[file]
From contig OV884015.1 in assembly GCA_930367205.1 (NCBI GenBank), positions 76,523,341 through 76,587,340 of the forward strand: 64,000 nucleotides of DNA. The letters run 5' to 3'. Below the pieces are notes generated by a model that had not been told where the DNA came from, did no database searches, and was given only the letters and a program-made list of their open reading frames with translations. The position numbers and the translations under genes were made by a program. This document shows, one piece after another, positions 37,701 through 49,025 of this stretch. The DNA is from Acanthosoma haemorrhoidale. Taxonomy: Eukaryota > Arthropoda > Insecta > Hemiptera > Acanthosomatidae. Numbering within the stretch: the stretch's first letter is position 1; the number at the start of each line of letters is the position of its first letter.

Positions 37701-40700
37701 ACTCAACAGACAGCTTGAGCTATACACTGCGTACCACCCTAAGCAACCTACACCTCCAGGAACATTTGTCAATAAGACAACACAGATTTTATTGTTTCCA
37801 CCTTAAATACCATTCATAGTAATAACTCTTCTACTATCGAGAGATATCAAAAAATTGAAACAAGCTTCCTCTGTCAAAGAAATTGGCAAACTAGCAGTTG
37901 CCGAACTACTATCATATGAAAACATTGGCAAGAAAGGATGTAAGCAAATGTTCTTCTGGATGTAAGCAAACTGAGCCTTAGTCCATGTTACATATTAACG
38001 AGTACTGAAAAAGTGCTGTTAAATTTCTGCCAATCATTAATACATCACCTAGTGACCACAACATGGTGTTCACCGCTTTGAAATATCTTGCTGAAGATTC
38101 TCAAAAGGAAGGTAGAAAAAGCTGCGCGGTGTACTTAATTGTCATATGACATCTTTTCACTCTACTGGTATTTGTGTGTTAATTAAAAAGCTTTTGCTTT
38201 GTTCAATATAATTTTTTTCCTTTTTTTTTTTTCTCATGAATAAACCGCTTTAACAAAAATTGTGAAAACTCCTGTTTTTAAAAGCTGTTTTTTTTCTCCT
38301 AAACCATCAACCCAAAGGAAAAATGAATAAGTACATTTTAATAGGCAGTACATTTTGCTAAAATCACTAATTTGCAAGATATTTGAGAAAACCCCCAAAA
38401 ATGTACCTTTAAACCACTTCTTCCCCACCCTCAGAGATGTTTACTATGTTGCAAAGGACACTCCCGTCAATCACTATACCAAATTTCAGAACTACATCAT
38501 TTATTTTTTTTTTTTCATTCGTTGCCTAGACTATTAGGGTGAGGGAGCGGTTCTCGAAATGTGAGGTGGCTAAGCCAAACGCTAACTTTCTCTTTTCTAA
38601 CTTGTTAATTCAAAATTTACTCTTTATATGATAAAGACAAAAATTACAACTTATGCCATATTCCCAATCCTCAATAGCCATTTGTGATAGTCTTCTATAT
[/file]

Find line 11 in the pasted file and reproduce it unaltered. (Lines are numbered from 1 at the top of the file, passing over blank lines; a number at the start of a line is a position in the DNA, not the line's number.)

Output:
38501 TTATTTTTTTTTTTTCATTCGTTGCCTAGACTATTAGGGTGAGGGAGCGGTTCTCGAAATGTGAGGTGGCTAAGCCAAACGCTAACTTTCTCTTTTCTAA